Long before Christianity, evergreen trees were celebrated during the winter months and brought into the home to ward off illness, evil spirits and as a symbol of hope that spring would return. The origins of the Christmas tree as we know it began in Germany however when it reached America in the 19th century it was considered a “pagan mockery”!
In 1846, the popular royals, Queen Victoria and her German husband Prince, Albert, were sketched in the Illustrated London News standing with their children around a Christmas tree. Unlike the previous royal family, Victoria was very popular with her subjects, and what was done at court immediately became fashionable <find out more>
What are the benefits of a real tree?
1. Making memories – Choosing your tree is a fun day out for all the family. There is something magical about selecting your perfectly imperfect tree. Looking at ten different ones before deciding on the first one you spotted.
2. Atmosphere – You can’t beat the appearance and fragrance of a real tree. Whilst many newer artificial trees look quite realistic, there is simply no substitute for the reassuring and warming smell of a real tree.
3. Environmental – Artificial trees have a carbon footprint and unlike real trees are not biodegradable. Real trees are much better for the environment. They are essential to complex ecosystems that provide refuge for wildlife, protect water supplies and stabilise the soil. A single Christmas tree can absorb up to 1 ton of carbon dioxide over its lifetime, with one acre providing enough oxygen for 18 people every day. More Christmas trees being grown at any one time means more much-needed clean area being produced from our Christmas tree forests, preventing the earth-warming “greenhouse effect”. Like virtually all growers, we replace every tree we cut with a newly planted sapling each year. In this way, harvesting a Christmas tree is no more damaging to the environment that harvesting an ear of corn.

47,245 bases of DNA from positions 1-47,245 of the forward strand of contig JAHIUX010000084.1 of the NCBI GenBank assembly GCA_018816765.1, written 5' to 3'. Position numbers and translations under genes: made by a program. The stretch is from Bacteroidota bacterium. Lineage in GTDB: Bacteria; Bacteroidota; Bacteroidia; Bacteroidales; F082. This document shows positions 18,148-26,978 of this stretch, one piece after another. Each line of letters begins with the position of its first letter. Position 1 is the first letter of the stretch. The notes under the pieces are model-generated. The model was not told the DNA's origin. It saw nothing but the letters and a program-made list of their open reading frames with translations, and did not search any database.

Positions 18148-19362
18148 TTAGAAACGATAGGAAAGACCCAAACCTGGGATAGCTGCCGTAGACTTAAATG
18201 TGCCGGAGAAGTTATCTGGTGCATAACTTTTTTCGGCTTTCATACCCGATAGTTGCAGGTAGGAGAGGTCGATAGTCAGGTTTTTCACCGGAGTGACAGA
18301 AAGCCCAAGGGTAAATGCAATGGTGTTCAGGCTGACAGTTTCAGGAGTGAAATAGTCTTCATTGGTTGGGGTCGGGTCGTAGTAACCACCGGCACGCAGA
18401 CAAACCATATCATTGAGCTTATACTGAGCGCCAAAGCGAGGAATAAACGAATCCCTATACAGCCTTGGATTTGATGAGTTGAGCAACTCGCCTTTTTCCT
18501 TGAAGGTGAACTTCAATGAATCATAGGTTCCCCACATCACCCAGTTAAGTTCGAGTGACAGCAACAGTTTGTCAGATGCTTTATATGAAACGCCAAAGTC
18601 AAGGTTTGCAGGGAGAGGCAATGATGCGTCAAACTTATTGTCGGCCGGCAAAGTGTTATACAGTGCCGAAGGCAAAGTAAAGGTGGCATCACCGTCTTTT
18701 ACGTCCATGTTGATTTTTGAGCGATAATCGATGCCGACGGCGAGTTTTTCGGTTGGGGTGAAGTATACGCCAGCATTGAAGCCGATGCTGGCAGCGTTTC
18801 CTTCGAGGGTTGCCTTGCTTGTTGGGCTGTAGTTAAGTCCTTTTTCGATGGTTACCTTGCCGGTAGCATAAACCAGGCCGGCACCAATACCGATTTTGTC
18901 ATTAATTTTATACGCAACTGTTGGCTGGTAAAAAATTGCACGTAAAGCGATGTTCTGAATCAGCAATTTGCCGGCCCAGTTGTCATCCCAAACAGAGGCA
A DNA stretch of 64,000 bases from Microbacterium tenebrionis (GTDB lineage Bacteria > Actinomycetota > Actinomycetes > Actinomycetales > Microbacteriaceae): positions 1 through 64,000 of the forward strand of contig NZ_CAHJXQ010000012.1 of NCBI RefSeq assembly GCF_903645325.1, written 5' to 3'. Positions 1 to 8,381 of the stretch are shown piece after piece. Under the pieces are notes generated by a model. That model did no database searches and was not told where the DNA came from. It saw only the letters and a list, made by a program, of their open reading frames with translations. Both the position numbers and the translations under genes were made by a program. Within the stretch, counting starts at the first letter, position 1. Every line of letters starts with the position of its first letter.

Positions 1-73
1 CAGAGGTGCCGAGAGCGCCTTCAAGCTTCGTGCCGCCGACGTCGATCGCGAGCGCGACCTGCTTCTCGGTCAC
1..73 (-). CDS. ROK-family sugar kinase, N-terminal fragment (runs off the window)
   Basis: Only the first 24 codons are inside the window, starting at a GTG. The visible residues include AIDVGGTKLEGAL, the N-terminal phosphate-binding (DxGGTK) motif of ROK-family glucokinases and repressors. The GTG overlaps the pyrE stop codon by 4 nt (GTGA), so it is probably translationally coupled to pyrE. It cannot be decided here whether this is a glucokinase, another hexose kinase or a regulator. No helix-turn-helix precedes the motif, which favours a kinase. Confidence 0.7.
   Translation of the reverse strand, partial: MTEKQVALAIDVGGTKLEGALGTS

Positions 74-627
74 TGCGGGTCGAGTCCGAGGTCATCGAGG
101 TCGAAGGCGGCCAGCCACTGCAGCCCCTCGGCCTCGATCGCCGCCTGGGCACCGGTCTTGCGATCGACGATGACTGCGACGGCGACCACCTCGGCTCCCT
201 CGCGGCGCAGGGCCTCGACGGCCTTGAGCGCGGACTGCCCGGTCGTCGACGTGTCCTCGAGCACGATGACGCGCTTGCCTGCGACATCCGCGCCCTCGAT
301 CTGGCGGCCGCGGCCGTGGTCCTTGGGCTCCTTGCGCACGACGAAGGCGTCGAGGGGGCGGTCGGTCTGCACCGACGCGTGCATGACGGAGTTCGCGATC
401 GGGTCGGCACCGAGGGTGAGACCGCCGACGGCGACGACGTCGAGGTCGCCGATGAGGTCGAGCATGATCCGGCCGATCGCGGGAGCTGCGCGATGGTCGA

Are there any drawbacks to a real Christmas tree?
Some people are put off by the tree needles dropping. However, this can be overcome if you follow these simple rules. Avoid bringing the tree into your home before the first weekend in December, make sure you top up the container with water regularly and don’t place the tree too close to fires or radiators.
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Tel: 0118 934 1757
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